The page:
Do you have any ‘faves’?

Satia: I don’t have any faves. I generally hate everyone that isn’t me and I do not put people, mere mortals in fact, up on pedestals. I believe that you’re only setting yourself up for great disappointment. No one is above reproach, no idea beyond critique and long may it continue.

Imrie: That’s tough, I admire the voices of Kendrick Lamar, Crissle, and Bim Adewunmi. They always say what’s on their mind without fear.

Are any of your aforementioned ‘faves’ problematic? If so, how do you reconcile yourself with this?

Satia: Lack of faith in humanity. I manage my expectations. I just don’t expect much.

Imrie: I’m never immediately outraged over things my ‘faves’ may say. I don’t put anyone on a pedestal, so I don’t expect anyone to speak on the issues on my behalf. Thankfully my faves aren’t Stacey Dash or Raven-Symoné, so I never have to worry too much about being disappointed.

Are you avid podcast listeners? If you are, what podcasts can you be found listening to?

Satia: No, I don’t listen to podcasts.

Imrie: I used to be! Since we started Melanin Millennials, I have a hard time listening to other shows. I’m hoping it will pass. Right now, I love ‘Mostly Lit’, ‘Another Round’, and ‘N.Y.A.C’.

What interests do you have outside of podcasting?

Satia: I’m into politics/international relations, social commentary, love reading. Like travelling; need to do more of it. You will never catch me without my iPod and headphones. David Attenborough is the Granddad I’ve never met.

Imrie: Well up until recently I was working full-time so podcasting was my outside interest. I’m the Co-Founder of the ShoutOut Network, so I don’t have a lot of time to do much else.


What is it about, Melanin Millennials, that you feel sets it apart from other podcasts?

Imrie: There are a growing number of Black British podcasts and thankfully there’s space for all of us to exist. What makes Melanin Millennials different is our chemistry and our balance. We are an extension of your WhatsApp group chats. We say the things that some of us think and feel. We’ve just taken our socio-political commentary to a wider audience. You don’t hear opinions like ours anywhere else.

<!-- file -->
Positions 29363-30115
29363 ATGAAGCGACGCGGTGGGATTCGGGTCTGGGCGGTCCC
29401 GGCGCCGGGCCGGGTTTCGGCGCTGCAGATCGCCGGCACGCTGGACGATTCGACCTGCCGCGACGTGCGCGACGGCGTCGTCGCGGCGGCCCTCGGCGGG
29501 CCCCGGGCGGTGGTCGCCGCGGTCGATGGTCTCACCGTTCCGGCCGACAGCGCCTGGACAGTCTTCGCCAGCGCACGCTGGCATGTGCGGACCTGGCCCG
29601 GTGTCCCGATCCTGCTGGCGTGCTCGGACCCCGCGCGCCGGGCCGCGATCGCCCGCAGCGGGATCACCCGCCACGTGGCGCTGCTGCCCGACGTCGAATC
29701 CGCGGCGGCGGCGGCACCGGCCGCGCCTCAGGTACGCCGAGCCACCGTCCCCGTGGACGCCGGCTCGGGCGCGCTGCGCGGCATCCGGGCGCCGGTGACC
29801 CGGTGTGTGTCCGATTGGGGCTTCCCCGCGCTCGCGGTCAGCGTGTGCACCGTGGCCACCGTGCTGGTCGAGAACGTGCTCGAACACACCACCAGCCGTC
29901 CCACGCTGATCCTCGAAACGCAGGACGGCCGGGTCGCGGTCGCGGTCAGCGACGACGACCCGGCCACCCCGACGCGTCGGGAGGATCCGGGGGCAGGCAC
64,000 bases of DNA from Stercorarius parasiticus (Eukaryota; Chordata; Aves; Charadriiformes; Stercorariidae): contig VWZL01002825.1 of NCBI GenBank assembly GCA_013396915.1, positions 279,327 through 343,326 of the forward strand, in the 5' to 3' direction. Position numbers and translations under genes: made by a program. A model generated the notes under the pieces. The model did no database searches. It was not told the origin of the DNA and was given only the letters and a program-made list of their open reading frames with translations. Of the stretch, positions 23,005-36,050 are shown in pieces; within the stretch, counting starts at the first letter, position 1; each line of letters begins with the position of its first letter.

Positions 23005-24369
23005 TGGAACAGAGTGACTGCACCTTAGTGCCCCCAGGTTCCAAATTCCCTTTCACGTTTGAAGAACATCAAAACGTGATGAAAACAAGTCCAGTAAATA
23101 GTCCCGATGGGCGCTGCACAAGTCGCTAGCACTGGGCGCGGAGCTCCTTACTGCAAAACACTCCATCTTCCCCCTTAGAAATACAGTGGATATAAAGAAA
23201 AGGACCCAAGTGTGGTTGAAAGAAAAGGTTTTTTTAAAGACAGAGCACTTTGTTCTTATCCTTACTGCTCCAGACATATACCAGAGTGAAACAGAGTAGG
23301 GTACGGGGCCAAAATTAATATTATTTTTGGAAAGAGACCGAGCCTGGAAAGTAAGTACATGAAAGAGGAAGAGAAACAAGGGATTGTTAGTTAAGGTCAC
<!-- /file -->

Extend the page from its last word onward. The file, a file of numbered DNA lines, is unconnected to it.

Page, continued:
Your podcast, along with your sister show, Mostly Lit, is part of the ‘Shoutout Network’. Could you tell us about the Shoutout Network, and what its aims are with regards to the landscape of (British) podcasting?

Imrie: The ShoutOut Network seeks to bring underrepresented voices in the UK to the fore. Every show we produce is meant to be different and represent the varied interests of these people. The BBC appears to dominate the iTunes podcast chart but that content isn’t targeted to us, so it doesn’t appeal to us. We want to create a space for people to share their interests no matter how niche it is. You can always find someone that you can relate to that shares that interest. Book lovers have ‘Mostly Lit’ and history enthusiasts may enjoy our upcoming show ‘Unarchived’. People of colour crave content that they can relate to and we aim to provide it. The network is making diversity a priority in every sense of the word. Upcoming shows will include Comedy, History, Arts and Culture and so much more.

For those who may be interested in listening to your podcast, where can it be found? When are new episodes released? Do you have any social media pages, where fans can interact with you?

Imrie: You can listen to ‘Melanin Millennials’ on Soundcloud, iTunes, and Stitcher. Of course, we are on Twitter, Facebook and Instagram. We love getting emails; you can email us at:

Thank you for taking the time to do this interview.